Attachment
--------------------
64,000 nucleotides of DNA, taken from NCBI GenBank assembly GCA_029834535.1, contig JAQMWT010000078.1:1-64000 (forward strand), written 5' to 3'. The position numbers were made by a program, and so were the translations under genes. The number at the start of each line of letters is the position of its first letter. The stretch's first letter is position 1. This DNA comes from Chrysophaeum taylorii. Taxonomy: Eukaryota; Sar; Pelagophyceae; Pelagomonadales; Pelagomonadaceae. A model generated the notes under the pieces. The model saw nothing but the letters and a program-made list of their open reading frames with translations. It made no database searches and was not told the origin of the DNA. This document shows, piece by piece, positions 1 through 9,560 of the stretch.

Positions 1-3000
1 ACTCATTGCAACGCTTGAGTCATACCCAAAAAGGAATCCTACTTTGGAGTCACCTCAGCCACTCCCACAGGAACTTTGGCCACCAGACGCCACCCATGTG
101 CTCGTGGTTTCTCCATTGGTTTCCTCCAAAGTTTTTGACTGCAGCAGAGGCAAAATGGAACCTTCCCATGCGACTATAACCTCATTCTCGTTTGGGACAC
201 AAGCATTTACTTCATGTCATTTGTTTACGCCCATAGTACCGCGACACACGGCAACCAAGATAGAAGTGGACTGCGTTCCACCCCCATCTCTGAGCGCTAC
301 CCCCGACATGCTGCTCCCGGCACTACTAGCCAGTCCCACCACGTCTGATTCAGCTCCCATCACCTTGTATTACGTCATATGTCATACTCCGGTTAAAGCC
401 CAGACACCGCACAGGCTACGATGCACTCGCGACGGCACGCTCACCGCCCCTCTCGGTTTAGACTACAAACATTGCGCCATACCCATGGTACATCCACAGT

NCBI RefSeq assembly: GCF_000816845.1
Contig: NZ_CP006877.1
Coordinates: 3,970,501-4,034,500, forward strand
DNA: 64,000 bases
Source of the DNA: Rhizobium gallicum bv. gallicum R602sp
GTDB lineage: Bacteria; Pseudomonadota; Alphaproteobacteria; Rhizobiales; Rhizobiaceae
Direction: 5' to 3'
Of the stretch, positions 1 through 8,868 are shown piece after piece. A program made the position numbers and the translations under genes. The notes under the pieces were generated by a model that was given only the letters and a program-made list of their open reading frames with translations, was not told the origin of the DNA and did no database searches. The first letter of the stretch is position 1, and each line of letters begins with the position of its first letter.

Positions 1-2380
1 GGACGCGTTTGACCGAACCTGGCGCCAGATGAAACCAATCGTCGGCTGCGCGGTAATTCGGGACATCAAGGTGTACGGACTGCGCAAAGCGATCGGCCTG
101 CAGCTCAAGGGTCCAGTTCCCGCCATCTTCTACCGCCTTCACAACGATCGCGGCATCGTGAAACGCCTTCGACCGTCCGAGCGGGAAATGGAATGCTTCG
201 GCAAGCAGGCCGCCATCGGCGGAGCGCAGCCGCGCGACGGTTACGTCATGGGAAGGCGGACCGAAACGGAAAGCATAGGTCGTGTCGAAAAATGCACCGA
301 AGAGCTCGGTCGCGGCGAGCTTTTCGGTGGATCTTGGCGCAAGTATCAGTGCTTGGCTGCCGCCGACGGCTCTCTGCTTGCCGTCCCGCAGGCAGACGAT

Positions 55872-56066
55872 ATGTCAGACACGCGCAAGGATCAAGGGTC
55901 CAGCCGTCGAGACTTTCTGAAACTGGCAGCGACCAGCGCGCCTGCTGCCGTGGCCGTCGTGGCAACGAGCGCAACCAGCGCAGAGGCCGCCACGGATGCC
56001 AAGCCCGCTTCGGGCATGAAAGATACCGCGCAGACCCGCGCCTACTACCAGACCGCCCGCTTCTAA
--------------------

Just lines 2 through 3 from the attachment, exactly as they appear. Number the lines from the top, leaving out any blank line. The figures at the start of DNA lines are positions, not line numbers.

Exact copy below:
Positions 1-3000
1 ACTCATTGCAACGCTTGAGTCATACCCAAAAAGGAATCCTACTTTGGAGTCACCTCAGCCACTCCCACAGGAACTTTGGCCACCAGACGCCACCCATGTG